115 new lawyers admitted to the Mississippi Bar
October 2, 2017
Circuit Judge Smith Murphey of Batesville welcomed 115 new lawyers to the Mississippi Bar during the Fall Bar Admission Ceremony Sept. 28 at Thalia Mara Hall in Jackson.
Judge Murphey told the newly licensed lawyers, “Let me be the first to congratulate you on behalf of the Board of Bar Admissions.”
Having a law license carries weighty responsibilities and provides opportunities for service to the community. Having achieved that milestone “represents that you will now be entrusted with all things people hold most dear to their lives, whether it is their property, their money, their children and their family, and even their liberty,” Judge Murphey said.
“You now have the power to help people,” he said, encouraging them to volunteer in their communities and assist in local civic organizations. He reminded them to be polite, echoing Chief Justice Bill Waller Jr.’s words from the previous evening’s Judiciary Bicentennial Celebration.
Judge Murphey also reminded them to thank family and friends who helped and supported them. “You didn’t arrive at this place alone.”
A distinguished panel of judges administered oaths to practice before various courts. Hinds County Chancellor Patricia D. Wise gave the oath to practice before the state trial courts. Presiding Justice Jim Kitchens of Crystal Springs gave the oath to practice before the Mississippi Supreme Court. U.S. Magistrate Judge LeRoy D. Percy of Oxford administered the oath to practice before the U.S. District Court for the Northern District of Mississippi. U.S. District Judge Daniel P. Jordan of Jackson gave the oath to practice before the U.S. District Court for the Southern District of Mississippi. Appeals Judge Leslie H. Southwick of Jackson administered the oath to practice before the Fifth U.S. Circuit Court of Appeals.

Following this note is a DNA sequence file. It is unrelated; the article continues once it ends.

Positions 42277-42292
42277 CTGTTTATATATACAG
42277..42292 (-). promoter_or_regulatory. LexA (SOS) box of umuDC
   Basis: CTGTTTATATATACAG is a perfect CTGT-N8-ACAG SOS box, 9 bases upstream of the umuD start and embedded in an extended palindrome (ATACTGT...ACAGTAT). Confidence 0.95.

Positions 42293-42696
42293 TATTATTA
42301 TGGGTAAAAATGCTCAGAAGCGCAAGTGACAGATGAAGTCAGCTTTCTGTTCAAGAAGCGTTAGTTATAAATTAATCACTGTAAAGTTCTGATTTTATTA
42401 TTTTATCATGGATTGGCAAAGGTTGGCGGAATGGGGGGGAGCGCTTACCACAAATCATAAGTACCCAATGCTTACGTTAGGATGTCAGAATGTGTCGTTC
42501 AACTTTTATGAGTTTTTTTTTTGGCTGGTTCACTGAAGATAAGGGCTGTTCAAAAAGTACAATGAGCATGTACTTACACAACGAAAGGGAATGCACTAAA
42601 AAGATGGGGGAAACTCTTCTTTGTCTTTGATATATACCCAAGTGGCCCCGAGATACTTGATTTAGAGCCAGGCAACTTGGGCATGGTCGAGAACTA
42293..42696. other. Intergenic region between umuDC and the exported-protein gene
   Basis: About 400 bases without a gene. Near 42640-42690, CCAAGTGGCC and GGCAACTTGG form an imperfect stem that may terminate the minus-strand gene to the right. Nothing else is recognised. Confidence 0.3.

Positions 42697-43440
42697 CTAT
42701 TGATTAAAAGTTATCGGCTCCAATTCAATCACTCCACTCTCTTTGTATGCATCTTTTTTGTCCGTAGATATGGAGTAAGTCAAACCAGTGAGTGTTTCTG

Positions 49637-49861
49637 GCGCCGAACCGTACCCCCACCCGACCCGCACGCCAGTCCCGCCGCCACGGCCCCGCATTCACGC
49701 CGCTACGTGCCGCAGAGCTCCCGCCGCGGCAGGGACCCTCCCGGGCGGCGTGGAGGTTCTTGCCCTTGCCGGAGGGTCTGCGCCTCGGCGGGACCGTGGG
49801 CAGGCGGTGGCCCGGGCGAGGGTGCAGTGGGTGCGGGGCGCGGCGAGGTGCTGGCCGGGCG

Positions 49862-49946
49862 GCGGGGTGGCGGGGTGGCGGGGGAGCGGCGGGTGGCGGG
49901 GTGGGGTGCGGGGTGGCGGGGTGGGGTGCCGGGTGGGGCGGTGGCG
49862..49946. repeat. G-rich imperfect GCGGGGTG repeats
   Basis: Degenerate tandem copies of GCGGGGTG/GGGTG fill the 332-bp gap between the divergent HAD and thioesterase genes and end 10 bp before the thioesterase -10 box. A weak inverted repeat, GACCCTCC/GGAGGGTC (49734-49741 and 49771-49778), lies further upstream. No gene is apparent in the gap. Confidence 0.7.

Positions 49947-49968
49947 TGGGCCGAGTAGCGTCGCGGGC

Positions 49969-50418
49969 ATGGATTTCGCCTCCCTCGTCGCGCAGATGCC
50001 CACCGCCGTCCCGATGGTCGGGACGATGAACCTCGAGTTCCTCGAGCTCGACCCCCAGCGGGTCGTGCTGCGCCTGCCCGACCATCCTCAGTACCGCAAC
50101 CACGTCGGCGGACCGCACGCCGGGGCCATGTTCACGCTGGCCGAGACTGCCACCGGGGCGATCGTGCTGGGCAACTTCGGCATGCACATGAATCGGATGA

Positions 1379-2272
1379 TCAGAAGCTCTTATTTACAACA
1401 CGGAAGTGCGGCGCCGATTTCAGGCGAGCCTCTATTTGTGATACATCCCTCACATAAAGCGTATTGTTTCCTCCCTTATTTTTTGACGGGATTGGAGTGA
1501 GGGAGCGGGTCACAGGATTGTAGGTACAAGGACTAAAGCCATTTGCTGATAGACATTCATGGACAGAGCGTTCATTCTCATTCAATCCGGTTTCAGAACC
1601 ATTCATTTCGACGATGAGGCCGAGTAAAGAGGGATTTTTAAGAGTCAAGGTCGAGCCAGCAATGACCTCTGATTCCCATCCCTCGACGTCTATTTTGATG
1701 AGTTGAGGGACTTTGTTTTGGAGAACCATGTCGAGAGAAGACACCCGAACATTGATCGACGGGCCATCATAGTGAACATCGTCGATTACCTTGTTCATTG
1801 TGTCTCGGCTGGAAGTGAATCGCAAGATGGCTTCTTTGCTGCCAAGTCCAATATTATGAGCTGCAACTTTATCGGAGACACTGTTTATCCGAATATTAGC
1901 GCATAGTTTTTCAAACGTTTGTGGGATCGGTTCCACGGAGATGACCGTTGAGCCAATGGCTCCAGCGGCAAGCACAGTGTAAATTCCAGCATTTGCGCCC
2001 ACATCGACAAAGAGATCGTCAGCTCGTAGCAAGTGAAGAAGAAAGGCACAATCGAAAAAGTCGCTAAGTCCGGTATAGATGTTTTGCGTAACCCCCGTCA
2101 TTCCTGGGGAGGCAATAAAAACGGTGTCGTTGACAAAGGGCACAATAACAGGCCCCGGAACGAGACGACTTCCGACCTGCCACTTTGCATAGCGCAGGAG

Presiding Justice Kitchens told the new lawyers that they have the means to do a lot of good in the world, and he gave them some advice before he administered the oath. “This license is always going to be high on your list of your most valuable worldly possessions,” he said. Noting that he has been licensed to practice law for 50 years, he said, “There’s nothing I’ve ever owned that has made it possible for me to earn more income for my family. It has put a lot of cornbread and biscuits on the table and educated five children.”
He admonished them to avoid anything that could risk loss of the law license. “Never use it to help anyone get revenge. Remedies, recompense, recovery, restitution, resolution, yes. Revenge? No,” he said. “Never forget that your law license is worth far more than any amount of ill-gotten gain. Never put it at risk. Follow the law. Follow your ethics.”
Mississippi Bar President J. Richard Barry of Meridian encouraged new lawyers to “get involved and make a difference. Give back to the profession of which you are now so privileged to be a member. Pay it forward.”